The runtime is initialized with an sql persistance service like this

NameValueCollection persistenceParams = new NameValueCollection();
persistenceParams.Add("ConnectionString", ConnectionString);
persistenceParams.Add("UnloadOnIdle", Convert.ToString(true));
persistenceParams.Add("LoadIntervalSeconds", "5");

this.runtime.AddService(new SqlWorkflowPersistenceService(persistenceParams));
Every time a delay or a timer is reached because of UnloadOnIdle, it will be persisted.
My problem was that the workflow never resumed although, the entries in the database were correct.
I monitored its flow, by capturing these events
  • WorkflowIdled
  • WorkflowSuspended
  • WorkflowUnloaded
  • WorkflowPersisted
  • WorkflowLoaded

But WorkflowLoaded never came through. The reason I know it should was because I was actually refactoring I knew the sequence of events that would be fired.

Finally, and after some time I decided to capture ServicesExceptionNotHandled event. It turns out that although you may have declared to capture all exceptions form Visual Studio (Ctrl+Alt+E), if you do not capture that event you will never know what’s wrong.

The event provides a ServicesExceptionNotHandledEventArgs that basically holds the exception of what wen’t wrong.

In my case the problem was with serialization. The actual problem I will discuss in my next post.


Self Issued X509 Certification Token

At the company I work for, there was a need to create a n-tier application with username authentication.

For some reason WCF requires a certificate which is understandable, but shouldn’t this be a choice of my company?I will not get deep with WCF about this part. Maybe in another section.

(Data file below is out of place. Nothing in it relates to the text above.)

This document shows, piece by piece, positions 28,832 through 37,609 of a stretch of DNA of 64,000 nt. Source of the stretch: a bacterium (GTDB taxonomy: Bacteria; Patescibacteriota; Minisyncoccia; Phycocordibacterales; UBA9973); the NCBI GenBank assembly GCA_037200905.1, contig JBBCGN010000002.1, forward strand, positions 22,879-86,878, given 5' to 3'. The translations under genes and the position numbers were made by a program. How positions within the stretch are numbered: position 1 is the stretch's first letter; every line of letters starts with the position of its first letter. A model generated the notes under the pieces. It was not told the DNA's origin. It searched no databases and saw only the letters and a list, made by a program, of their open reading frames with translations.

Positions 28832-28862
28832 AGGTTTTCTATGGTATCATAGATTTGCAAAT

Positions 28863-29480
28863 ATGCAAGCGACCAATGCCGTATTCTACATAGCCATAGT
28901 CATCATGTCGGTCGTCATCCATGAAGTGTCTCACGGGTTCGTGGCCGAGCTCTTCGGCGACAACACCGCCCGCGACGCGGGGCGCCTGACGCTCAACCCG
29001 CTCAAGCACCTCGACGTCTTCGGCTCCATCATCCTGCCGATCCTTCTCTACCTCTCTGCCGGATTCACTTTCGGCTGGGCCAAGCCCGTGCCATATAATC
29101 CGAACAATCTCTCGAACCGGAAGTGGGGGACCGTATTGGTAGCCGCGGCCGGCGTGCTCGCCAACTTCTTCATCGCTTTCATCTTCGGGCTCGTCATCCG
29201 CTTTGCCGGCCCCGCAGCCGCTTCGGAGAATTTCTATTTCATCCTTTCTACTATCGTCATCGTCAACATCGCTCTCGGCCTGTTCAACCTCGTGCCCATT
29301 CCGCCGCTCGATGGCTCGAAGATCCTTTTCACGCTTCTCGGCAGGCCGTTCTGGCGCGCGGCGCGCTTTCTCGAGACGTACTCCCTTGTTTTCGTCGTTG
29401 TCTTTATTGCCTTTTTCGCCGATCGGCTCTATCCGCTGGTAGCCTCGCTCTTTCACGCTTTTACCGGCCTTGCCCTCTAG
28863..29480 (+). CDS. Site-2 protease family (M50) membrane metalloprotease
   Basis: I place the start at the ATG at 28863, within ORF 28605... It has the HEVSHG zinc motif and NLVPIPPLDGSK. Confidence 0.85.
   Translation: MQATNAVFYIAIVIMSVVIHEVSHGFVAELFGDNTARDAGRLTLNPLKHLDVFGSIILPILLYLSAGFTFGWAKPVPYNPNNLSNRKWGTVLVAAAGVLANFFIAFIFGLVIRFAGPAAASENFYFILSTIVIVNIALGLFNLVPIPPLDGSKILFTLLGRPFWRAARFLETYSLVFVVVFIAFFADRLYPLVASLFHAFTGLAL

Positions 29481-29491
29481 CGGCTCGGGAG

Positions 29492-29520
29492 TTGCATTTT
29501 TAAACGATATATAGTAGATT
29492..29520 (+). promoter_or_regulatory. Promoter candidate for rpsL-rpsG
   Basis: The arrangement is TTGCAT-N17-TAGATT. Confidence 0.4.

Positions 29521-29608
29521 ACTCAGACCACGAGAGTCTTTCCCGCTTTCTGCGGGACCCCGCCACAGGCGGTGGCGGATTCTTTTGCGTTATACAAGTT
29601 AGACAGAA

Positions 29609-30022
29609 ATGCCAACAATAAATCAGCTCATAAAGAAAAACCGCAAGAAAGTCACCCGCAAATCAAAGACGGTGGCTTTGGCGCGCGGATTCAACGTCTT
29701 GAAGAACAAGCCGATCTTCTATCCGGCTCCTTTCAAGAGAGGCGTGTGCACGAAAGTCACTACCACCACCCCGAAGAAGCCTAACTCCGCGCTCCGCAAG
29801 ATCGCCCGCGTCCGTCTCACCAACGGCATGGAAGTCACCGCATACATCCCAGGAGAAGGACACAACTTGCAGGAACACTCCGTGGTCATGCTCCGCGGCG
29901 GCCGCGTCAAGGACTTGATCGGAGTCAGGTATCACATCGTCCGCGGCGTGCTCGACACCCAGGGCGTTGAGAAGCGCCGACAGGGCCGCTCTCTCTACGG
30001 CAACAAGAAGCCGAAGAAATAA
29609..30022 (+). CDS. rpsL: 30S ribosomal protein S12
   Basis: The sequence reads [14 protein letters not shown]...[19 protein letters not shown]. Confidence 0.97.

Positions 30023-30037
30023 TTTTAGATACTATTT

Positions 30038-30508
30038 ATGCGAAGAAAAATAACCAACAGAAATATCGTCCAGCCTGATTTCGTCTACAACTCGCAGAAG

So what is the problem. The problem is that everyone talks about making a self issued certification token and using it to run in development, but few talk about deploying the application. And most of those few have posted questions that remain unanswered or have posted some guidelines that do not work entirely.

My development machine is Vista 32 based and target deployment was for both Vista 32 and Windows Server 2003 both environments under their respective IIS.

First of all, the token must be created. At start as many of you, I knew little about certificates. I really believe this not to be a common interest for developers, so it has been really annoying not to really understand what has been happening or why that command was user. It is fair to say that at the moment, I haven’t really understood why the solution works, probably because after not being able to find solutions for my problems I had to resort to trial and error. Additionally Microsoft does not make public a lot of information about the subject or relevant APIS and their errors. There are some tools for example that generate a very common error message that one can not track the reason causing it.

Certificates manager console will be required with knowledge of it for importing and exporting.

Anyway, lets start.

First I will discuss how to create a self issued token through the development token. To token is created for a WCF service and its store location will be LocalMachine and store name My. My post is not for WCF so I assume that one knows what the above means for WCF.

Then I will discuss how to setup IIS in the development machine.

Last in this post I will tell you how to reuse the above token in other machines.

Token Creation

In order to create a self issued token, you must have installed in the machine Windows SDK. Because the machine is a development the above should be found in :\Program Files\Microsoft SDKs\Windows\v6.0A\Bin for Vista and XP and C:\Program Files\Microsoft Platform SDK\Bin for Windows 2003.If not found for windows 2003 you can download it from here. In any case WSDK will refer from now on to the appropriate path.

In order to create the token a certification authority token must be created first and then the token itself issued by the above. In order to keep it simple we assume that TokenCA is the certificate authority token and TokenCert is the certification token based on TokenCA.

In order for the above to work for wcf, the key must be exportable so in each command that it is required the appropriate flag is used. I will not analyze the commands, you can do it from the help or Internet.